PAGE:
• Federal budget

Thursday, Jan. 13

  • BLS reports the producer price index for December. Consensus estimate is for a 0.4% monthly gain, while the core PPI is seen increasing 0.5%. This compares with rises of 0.8% and 0.7%, respectively, in November.
  • Department of Labor reports initial jobless claims for the week ending on Jan. 8. In the first week of December, jobless claims were below 190,000, a level not seen in more than half a century.
  • Fed Balance Sheet
  • Money Supply  

Friday, Jan. 14

  • University of Michigan releases its Consumer Sentiment index for January. Expectations are for a 70.4 reading, roughly even with the December data. The index is about 20% lower than its postpandemic peak in April, in part due to consumers’ concerns about rising prices and cost of housing.
  • Census Bureau reports retail sales data for December. Economists forecast a 0.3% month-over-month bump for consumer spending. Excluding autos, spending is also seen ticking up 0.3%. This would match the November data for both releases.
  • Import price index
  • Industrial production
  • Capacity utilization
  • Business inventories

Key USDA & international Ag & Energy Reports and Events 

Focus will be on the USDA’s World Agricultural Supply and Demand Estimates on Wednesday. Other key updates will be China’s trade data, the supply and demand outlook from China’s farm ministry, and Malaysian data for palm oil stockpiles, exports and output.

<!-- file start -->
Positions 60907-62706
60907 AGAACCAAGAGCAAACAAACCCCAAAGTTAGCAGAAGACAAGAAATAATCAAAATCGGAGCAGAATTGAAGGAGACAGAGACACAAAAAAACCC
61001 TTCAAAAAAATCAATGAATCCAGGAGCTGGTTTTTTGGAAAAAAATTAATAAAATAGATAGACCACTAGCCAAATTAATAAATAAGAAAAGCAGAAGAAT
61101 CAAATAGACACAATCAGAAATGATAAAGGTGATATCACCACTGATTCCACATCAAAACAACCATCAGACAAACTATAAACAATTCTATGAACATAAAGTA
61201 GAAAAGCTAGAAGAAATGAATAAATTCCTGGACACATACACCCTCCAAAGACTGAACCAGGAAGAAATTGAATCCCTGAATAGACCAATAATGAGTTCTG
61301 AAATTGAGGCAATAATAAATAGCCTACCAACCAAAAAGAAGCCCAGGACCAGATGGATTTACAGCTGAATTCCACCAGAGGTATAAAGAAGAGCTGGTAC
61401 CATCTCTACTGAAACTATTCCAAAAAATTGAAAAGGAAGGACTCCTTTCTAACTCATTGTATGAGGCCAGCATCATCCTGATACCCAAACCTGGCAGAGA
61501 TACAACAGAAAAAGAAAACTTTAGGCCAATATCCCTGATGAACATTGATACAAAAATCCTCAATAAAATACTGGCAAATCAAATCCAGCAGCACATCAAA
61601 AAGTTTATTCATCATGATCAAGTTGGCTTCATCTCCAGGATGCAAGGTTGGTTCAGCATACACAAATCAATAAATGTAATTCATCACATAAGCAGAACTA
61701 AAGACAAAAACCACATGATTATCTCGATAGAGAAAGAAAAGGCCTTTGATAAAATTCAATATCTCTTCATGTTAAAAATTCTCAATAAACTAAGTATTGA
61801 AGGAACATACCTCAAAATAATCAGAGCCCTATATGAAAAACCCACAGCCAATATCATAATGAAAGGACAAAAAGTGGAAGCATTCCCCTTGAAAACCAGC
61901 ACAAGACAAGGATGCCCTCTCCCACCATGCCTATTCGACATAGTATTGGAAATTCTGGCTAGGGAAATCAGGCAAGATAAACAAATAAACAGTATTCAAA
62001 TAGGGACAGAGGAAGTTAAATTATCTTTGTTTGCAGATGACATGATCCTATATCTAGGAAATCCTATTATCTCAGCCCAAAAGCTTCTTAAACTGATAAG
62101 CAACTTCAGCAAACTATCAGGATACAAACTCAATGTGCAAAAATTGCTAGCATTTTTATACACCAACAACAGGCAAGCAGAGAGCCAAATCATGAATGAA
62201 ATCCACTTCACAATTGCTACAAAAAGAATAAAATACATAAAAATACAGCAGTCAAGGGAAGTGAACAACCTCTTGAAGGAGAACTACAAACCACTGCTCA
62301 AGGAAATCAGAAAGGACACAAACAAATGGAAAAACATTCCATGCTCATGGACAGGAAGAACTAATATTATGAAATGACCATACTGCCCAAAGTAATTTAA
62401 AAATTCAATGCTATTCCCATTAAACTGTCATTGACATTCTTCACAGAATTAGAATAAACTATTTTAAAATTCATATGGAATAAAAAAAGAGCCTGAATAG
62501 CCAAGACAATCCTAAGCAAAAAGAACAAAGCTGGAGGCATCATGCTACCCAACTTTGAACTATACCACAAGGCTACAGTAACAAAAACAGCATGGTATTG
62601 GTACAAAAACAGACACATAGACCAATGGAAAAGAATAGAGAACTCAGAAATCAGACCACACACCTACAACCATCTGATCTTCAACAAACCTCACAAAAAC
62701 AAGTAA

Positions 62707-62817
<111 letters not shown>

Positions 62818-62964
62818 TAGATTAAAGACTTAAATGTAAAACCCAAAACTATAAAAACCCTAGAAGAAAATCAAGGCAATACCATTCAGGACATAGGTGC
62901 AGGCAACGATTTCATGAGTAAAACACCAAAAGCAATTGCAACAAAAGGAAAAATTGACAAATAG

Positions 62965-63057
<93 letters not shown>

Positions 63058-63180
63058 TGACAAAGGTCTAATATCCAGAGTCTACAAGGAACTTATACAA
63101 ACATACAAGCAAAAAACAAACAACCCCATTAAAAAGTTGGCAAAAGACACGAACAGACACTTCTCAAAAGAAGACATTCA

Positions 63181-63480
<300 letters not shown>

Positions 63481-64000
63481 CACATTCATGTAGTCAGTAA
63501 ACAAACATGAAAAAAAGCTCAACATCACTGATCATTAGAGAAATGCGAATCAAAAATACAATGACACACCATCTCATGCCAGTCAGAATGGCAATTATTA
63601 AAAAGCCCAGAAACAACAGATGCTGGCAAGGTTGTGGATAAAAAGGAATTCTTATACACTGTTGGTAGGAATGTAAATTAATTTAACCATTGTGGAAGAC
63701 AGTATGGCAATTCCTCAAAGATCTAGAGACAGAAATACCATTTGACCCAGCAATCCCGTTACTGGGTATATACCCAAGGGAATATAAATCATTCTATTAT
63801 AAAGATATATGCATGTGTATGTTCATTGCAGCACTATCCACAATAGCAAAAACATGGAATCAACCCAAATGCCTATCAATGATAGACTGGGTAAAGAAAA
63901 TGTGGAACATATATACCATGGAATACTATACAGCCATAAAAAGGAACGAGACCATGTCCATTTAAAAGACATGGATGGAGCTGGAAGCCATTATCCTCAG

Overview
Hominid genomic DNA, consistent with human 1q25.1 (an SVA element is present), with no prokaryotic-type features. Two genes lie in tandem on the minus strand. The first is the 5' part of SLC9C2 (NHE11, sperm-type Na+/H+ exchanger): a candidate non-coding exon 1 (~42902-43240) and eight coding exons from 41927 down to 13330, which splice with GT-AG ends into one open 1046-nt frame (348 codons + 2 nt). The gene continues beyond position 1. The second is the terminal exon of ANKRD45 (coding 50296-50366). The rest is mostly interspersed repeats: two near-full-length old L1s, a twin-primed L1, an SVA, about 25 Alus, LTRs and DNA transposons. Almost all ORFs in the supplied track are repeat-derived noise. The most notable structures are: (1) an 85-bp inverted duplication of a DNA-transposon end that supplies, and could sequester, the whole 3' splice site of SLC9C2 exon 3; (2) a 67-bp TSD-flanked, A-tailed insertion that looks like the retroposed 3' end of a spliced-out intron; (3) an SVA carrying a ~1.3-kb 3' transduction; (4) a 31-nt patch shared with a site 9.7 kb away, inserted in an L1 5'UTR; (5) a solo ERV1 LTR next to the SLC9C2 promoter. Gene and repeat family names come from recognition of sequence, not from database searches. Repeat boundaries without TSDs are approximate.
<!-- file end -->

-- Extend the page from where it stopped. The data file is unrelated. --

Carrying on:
Monday, Jan. 10

     Ag reports and events:

  • Export Inspections
  • Malaysian Palm Oil Board’s data for December output, exports and stockpiles
  • Malaysia’s Jan. 1-10 palm oil exports
  • Holiday: Japan

Tuesday, Jan. 11

     Ag reports and events:

  • EU weekly grain, oilseed import and export data
  • Brazil’s Conab releases data on area, yield and output of corn and soybeans

     Energy reports and events:

  • API weekly U.S. oil inventory report
  • EIA releases Short-Term Energy Outlook (STEO)

Wednesday, Jan. 12

     Ag reports and events:

  • Broiler Hatchery
  • Meat Price Spreads
  • Cotton Ginnings
  • Crop Production
  • Crop Production, Annual
  • Grain Stocks
  • Rice Stocks
  • Winter Wheat/Canola Seedings
  • Cotton: World Markets and Trade
  • Grain: World Markets and Trade
  • Oilseeds: World Markets and Trade
  • World Agricultural Production
  • Livestock: World Markets and Trade
  • China farm ministry’s CASDE outlook report

     Energy reports and events:

  • EIA weekly U.S. oil inventory report
  • U.S. weekly ethanol inventories
  • American Petroleum Institute and Energy Citizens host the 13th annual 2022 “State of Energy” forum
  • Genscape weekly crude inventory report for Europe’s ARA region

Thursday, Jan. 13 

    Ag reports and events:

  • Weekly Export Sales
  • Feed Grains Database
  • Dairy Monthly Tables
  • Season Average Price Forecasts
  • Wheat Data
  • International Grains Council monthly report
  • Port of Rouen data on French grain exports

     Energy reports and events:

  • EIA natural gas storage change
  • Russian weekly refinery outage data from ministry
  • Insights Global weekly oil product inventories in Europe’s ARA region
  • National EV Charging Initiative hosts electric vehicle summit

Friday, Jan. 14

     Ag reports and events:

  • CFTC Commitments of Traders report
  • Peanut Prices
  • Cotton and Wool Outlook Tables
  • Oil Crops Outlook
  • Feed Outlook
  • Rice Outlook
  • Wheat Outlook
  • Turkey Hatchery
  • China’s December trade data

     Energy reports and events:

  • Baker Hughes weekly U.S. oil/gas rig counts
  • China’s 1st batch of Dec. trade data incl. oil, gas imports; oil products imports & exports